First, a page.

Slide23:

The sight filled him with such longing for his wife in far away Kyoto that he wrote a verse for her, beginning each line with a syllable from the flower’s name, ka-ki-tsu-ba-ta Korin Furuya (1875-1910) Maruyama Oshin (1790-1838) Iris © British Museum

Slide24:

Korin Furuya (1875-1910) Ever since, kakitsubata and zigzag wooden bridges have been linked as a motif in art, literature, and gardening

Slide27:

Kano Tsunenobu (Japanese, 1636–1713) Mandarin Ducks and Iris Metropolitan Museum of Art

Slide28:

Komatsu Kaei (1898-1945) Water Landscape with Iris and Ducks on Silk Vintage Japanese Ginger Jar with Irises

Slide29:

Hōchū Nakamura Blue Iris Early 19th century Isao Akita (1945-) ?

Slide30:

Ito Sozan (1884-)- Iris Jippo Araki (1872-1944) Japanese ceramic fluted vase

Slide31:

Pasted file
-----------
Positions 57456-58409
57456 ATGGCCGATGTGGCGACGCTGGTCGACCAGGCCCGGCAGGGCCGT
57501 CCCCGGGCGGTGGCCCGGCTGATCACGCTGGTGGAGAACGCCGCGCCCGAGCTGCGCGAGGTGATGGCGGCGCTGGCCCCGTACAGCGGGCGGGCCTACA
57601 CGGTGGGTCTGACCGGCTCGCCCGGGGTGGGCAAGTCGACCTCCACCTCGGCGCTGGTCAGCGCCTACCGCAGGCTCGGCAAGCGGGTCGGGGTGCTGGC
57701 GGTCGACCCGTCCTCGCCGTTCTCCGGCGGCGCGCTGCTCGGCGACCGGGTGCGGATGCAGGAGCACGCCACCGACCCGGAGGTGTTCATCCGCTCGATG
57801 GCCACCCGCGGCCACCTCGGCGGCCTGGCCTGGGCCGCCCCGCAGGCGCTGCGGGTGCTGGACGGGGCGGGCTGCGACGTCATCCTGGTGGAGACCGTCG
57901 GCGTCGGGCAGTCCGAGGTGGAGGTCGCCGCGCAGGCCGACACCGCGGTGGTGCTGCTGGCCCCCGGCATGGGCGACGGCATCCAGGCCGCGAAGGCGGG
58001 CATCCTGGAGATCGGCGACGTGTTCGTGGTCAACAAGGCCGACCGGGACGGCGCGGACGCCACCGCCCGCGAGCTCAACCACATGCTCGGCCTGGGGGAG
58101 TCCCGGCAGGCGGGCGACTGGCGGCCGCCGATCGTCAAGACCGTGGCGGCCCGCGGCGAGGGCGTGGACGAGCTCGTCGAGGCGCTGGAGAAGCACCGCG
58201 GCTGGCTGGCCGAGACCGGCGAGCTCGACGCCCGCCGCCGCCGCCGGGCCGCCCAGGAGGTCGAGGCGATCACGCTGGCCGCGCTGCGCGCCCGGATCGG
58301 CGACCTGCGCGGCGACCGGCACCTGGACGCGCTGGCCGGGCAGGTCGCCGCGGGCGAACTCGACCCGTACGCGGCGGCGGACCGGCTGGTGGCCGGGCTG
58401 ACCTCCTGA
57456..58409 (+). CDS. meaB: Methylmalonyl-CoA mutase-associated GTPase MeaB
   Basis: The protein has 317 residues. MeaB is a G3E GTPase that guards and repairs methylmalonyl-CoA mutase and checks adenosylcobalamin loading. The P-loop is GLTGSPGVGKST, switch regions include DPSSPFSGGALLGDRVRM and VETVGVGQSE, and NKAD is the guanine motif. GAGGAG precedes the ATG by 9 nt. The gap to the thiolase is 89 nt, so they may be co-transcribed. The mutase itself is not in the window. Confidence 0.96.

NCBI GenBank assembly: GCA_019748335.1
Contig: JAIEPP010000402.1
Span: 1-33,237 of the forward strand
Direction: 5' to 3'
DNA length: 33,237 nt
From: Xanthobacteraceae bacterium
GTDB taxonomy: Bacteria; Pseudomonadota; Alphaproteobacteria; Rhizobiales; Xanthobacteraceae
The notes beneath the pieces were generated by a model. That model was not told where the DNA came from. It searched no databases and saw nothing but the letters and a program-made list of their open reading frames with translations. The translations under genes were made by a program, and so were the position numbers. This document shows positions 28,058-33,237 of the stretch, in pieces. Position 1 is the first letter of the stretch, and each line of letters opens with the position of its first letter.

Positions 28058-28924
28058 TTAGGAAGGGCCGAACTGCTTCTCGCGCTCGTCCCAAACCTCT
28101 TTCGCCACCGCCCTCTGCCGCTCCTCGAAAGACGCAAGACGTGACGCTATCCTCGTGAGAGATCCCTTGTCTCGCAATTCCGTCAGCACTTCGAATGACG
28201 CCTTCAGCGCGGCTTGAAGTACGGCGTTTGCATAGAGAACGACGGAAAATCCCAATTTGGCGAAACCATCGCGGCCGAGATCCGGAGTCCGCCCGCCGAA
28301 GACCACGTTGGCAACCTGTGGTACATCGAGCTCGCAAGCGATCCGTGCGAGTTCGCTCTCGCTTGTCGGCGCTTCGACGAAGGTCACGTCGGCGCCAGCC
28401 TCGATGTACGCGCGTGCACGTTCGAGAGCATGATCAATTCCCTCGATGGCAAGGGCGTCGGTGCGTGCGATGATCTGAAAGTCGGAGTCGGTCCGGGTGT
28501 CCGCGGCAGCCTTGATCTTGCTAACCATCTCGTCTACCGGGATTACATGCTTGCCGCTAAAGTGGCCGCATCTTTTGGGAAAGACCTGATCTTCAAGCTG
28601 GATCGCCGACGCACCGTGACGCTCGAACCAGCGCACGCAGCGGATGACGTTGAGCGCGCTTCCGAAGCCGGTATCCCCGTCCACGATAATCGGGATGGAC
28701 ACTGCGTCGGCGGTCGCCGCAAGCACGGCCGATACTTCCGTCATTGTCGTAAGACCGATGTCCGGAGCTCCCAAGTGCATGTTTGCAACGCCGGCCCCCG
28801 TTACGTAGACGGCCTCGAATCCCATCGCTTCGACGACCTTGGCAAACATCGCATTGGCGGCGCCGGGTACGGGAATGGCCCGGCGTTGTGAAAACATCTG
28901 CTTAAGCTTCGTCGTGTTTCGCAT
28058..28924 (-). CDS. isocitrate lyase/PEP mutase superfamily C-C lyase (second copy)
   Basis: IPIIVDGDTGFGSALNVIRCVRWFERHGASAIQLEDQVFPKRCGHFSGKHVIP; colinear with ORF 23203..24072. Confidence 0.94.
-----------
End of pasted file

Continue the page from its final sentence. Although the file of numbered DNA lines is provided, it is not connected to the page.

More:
Suzuki Kiitsu (1796–1858) Irises and Moth

Slide32:

Japan Still Life Iris Two Fold Tea Screen hand painted

Slide33:

Japanese Tenugui Towel Cotton Fabric Iris kimono

Slide34:

Vintage Otagiri Japan Black and Gold Iris Coffee Cup Katō Shinmei (Japan, 1910-1996) Flowering Iris, 1954

Slide35:

Katsushika Hokusai (1760–1849) Grasshopper and Iris Metropolitan Museum of Art

Slide36:

Kaburaki Kiyokata The Cool of the Morning (1925) Kaburaki Kiyokata Memorial Art Museum

Slide37:

Kamisaka Sekka (1866-1942) Irises and bridge 1909

Slide38:

Kamisaka Sekka (1866-1942) Irises, two-fold screen

Slide39:

Kamisaka Sekka (1866-1942) Pair of two-fold screens

Slide40:

Kamisaka Sekka (1866-1942) Pair of two-fold screens fragments

Slide41:

Kamisaka Sekka (1866-1942) Pair of two-fold screens Irises Kyoto National Museum of Modern Art

Slide42:

Kamisaka Sekka (1866-1942) Pair of folding screens with irises (left vessel)

Slide43:

Kamisaka Sekka (1866-1942) Pair of folding screens with irises (right vessel)

Slide45:

Text & pictures: Internet All  copyrights  belong to their  respective owners Presentation: Sanda Foi ş oreanu https://plus.google.com/+SandaMichaela Sound : Jean-Pierre Rampal & Lily Laskine - Japanese melodies for flute and harp - Sakura, sakura 2017

authorStream Live Help